Press Release 22 April 2021:

‘Carbon Cloud’ exhibition opens on Earth Day

Artist Graham Stevens, currently in locked-down exhibitions at both Centre George Pompidou, Paris, as part of ‘Art and Ecology’, and Pompidou Metz as part of ‘Aerodream’, today launches an on-line exhibition of an art work for collaborative ‘SciArt’ solutions to global warming.

‘Desert Cloud’ [1974] transition to Carbon Cloud’ [2013] Artists Collaborate to Reverse Global Warming is a triptych series which developed out of a sculpture patented in 8 countries from 1976 (e.g. US Patent No. 4160523). ‘Carbon Cloud’ includes a means whereby visitors to the exhibition can photocopy the work to start personally participating in the removal of carbon from the atmosphere and oceans; the key action determining the survival of the biosphere. Each visitor-in-person to post-pandemic exhibitions of the work will be able to experience winding carbon thread out of the photograph of a cloud, which, of course, now all contain over 400 parts per million of carbon dioxide, as shown on the ‘Keeling Curve’ graph in the text panel of the triptych.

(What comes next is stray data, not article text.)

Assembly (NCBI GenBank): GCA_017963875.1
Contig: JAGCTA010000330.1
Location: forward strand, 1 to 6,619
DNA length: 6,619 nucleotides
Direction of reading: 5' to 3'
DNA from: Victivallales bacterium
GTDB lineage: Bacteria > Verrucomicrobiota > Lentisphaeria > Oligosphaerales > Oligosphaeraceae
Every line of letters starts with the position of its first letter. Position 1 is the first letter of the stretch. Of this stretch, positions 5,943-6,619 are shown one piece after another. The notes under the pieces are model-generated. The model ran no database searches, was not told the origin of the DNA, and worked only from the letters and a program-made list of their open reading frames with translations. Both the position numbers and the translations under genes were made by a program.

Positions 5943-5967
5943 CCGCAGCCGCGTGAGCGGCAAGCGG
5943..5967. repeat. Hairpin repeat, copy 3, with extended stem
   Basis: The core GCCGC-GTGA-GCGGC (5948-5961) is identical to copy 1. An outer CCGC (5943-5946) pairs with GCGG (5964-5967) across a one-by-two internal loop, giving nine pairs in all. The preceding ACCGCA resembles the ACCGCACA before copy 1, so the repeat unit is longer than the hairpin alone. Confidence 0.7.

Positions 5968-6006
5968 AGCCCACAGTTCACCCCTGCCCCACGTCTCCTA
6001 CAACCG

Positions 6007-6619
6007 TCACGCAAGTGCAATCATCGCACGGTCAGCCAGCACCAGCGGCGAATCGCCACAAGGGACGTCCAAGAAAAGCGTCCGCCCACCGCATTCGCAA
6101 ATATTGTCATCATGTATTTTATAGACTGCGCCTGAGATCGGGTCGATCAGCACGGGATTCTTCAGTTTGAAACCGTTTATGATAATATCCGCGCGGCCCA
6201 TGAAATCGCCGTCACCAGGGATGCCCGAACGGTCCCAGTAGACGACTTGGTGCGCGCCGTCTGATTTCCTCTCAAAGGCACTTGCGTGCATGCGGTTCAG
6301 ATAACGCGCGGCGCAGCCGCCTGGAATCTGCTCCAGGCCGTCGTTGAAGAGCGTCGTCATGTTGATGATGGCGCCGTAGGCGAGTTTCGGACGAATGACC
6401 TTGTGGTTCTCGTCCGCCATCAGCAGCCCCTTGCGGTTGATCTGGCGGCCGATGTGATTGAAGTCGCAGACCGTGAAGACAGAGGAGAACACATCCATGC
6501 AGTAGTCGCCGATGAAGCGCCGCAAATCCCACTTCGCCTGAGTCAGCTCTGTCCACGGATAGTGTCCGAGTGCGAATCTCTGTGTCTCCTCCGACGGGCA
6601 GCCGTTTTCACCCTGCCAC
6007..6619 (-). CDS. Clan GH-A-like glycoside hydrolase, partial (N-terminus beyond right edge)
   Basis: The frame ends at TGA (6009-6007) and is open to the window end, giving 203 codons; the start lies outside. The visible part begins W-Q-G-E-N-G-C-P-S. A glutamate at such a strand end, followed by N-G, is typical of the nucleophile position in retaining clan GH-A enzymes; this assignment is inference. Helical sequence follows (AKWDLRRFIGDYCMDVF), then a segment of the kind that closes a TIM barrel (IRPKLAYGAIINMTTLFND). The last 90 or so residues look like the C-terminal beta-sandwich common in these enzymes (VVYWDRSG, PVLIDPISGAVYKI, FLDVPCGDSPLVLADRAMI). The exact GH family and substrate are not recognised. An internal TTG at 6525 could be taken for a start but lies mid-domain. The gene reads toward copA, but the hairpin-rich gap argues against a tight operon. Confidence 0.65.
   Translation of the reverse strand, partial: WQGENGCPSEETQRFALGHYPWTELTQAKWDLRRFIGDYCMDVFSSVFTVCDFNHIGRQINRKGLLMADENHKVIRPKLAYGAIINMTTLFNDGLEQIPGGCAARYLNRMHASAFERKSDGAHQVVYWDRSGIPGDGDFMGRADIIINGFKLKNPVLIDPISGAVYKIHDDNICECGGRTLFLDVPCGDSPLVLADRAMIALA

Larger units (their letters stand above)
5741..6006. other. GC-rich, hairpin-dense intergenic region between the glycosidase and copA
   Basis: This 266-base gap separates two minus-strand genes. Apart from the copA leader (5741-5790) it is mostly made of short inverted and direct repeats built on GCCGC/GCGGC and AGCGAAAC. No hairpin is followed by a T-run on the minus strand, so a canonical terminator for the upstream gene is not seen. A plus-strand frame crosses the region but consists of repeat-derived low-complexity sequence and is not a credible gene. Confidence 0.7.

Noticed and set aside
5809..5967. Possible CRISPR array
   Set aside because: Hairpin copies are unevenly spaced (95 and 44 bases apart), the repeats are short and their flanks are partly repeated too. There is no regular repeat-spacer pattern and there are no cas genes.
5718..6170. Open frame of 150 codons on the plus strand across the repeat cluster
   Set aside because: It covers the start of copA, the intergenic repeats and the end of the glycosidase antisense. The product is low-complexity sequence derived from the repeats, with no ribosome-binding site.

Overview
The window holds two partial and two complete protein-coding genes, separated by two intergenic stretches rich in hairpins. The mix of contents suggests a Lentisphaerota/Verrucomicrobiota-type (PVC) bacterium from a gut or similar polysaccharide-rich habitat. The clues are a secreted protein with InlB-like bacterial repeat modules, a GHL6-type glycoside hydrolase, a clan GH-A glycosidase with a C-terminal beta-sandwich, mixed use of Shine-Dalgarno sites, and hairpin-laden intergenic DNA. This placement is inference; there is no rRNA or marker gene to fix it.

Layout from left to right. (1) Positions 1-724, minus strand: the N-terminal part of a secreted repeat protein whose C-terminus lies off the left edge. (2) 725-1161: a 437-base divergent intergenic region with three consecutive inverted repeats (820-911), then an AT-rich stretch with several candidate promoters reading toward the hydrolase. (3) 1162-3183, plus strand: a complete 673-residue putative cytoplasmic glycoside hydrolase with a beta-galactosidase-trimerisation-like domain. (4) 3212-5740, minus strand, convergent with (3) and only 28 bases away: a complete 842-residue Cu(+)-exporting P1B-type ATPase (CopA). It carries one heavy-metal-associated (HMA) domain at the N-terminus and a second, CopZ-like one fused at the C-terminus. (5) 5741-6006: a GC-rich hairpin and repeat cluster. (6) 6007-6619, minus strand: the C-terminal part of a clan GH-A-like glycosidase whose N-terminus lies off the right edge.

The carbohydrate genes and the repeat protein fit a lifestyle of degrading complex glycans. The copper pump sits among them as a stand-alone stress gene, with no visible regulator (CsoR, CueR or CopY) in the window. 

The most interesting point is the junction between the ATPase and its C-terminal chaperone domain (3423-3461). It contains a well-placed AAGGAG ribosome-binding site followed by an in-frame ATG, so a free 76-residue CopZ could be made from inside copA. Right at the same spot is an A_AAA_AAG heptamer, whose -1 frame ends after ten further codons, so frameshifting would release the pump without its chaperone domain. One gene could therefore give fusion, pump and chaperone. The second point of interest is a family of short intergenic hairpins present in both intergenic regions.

‘Desert Cloud’ was reported at the time as being seen by 1 in 10 of the world’s population, but despite being copied or influencing many forms of climate solutions, failed to effect carbon emissions substantially. Carbon Cloud offers a way for the public to save their planet without waiting for politicians, by simply persuading organizations to demonstrate how it’s done in practice with a Carbon Cloud system.

— Graham Stevens

Designated ‘SciArt’ Expert by the European Commission Joint Research Centre


Note from David Allen:

I’ve been working with artist Graham Stevens on presenting his work to help combat climate change. Artists need to work with scientists to do our part.
Art is in a unique position to influence, inspire, and motivate the masses to practice a change that cannot come quickly enough if we wait for politicians to concede that a sustainable future is more important than acute gains.